Horizon Europe grant for research into better, personalised treatment for high blood pressure

An international research team has received a ten million euro grant from Horizon Europe and UK Research and Innovation. The HYPERMARKER team will develop and test tools supported by artificial intelligence that allow clinicians to select the best treatment for each individual patient with high blood pressure. The consortium consists of 12 partners, including world leaders in health data science, patient advocacy and industry, such as Utrecht professors Rick Grobbee (coordinator) and Roel Vermeulen.

Hypertension, or high blood pressure, is a serious medical condition and the single biggest contributor to circulatory disease. It continues to dominate as one of the leading causes of death and morbidity globally, with high social and economic burden on patients and health care systems. Whilst many treatments for hypertension are available, control of blood pressure remains poor in most countries, with avoidable consequences such as heart attacks, strokes, kidney disease and dementia. 

We are developing usable prediction algorithms that can help clinicians in deciding what the right hypertension treatment is for the right patient.

Professor Rick Grobee
UMC Utrecht

Best treatment for each patient

The HYPERMARKER research team is developing a clinical decision support tool that will allow clinicians to make an informed selection of antihypertensive medication for each individual patient. "We are developing usable prediction algorithms that can help clinicians in deciding what the right hypertension treatment is for the right patient," explains project lead Professor Grobbee at UMC Utrecht. By measuring and analysing small molecules in the blood that interact with body systems, the response to medications can be predicted. “Putting together a ‘pharmacometabolic’ profile has the potential for a step-change in how we treat many diseases”, says project co-lead Professor Hankemeier from Leiden University.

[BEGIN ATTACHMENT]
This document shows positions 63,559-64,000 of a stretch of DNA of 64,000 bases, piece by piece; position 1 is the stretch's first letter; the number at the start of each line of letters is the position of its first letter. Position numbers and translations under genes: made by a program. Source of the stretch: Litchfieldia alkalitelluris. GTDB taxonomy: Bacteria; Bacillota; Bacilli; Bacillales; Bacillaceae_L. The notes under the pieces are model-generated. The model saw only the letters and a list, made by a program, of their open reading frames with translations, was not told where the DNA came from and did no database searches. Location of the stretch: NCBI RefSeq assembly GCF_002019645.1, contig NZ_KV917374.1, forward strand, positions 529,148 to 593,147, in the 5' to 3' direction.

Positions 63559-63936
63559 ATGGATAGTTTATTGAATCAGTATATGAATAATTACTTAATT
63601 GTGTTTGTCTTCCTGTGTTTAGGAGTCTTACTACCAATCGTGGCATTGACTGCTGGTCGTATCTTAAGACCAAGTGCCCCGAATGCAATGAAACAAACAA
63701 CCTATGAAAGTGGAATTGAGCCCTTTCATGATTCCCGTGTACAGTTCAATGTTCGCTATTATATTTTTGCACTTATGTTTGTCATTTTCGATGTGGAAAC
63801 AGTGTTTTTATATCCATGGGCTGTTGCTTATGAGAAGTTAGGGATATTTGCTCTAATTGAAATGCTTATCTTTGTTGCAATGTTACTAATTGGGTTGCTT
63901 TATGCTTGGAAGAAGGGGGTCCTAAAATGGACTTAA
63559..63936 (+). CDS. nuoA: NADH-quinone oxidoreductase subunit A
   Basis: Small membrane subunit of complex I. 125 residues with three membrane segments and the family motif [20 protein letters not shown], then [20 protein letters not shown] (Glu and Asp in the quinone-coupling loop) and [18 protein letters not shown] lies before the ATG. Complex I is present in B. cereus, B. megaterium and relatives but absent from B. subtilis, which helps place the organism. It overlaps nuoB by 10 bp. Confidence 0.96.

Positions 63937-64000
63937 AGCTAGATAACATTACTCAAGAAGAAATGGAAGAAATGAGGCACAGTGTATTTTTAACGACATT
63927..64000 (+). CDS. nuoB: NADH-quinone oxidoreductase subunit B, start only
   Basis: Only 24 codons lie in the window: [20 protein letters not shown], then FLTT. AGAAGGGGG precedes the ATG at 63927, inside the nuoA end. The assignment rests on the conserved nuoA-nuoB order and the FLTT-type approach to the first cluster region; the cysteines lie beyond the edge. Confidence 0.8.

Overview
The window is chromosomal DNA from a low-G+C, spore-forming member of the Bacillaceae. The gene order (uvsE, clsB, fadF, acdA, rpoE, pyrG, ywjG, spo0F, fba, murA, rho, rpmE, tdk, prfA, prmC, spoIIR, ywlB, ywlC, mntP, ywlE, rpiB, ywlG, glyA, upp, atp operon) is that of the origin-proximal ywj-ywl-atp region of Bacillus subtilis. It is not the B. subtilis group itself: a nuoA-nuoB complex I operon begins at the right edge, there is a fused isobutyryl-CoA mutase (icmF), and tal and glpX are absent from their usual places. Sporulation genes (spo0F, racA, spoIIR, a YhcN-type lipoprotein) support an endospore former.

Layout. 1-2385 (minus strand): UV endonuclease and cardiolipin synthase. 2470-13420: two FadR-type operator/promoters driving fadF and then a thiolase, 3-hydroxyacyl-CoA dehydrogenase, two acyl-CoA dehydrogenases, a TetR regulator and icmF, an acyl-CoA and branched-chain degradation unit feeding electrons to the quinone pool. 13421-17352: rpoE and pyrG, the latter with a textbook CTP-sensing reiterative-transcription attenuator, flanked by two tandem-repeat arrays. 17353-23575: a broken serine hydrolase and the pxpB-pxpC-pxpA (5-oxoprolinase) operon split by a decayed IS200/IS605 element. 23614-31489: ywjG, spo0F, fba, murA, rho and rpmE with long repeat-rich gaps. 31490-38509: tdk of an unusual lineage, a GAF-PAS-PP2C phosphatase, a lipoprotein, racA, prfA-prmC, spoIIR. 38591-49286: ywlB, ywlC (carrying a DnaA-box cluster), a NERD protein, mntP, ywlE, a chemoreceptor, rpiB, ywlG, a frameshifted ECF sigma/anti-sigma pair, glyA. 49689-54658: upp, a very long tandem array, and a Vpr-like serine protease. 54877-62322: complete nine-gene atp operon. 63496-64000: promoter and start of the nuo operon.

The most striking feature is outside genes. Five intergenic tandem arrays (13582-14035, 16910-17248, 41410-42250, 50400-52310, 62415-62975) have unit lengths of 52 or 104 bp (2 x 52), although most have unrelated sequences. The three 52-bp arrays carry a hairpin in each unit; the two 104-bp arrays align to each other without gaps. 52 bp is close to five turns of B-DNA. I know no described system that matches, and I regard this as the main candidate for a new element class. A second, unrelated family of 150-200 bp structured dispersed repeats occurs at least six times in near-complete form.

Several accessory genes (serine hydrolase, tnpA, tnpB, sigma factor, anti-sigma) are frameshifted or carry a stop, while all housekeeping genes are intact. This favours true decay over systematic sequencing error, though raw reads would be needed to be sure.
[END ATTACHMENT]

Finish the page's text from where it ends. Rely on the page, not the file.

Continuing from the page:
Developing a usable tool

In HYPERMARKER, patient cohorts from eleven European countries will provide data to develop the clinical decision support tool. Artificial intelligence approaches will be used to integrate this information with clinical factors, using deep learning methods to isolate what is most important to determining treatment for each patient. The tools will be validated and refined through an innovative randomised clinical trial across 4 countries, supported by patient and public engagement. “Where HYPERMARKER stands apart is robust evaluation and iteration to achieve an implementable tool with a roadmap for regulatory approval. We aim to make a real difference in daily practice and help to improve patient care”, explains project co-lead Professor Kotecha from the University of Birmingham.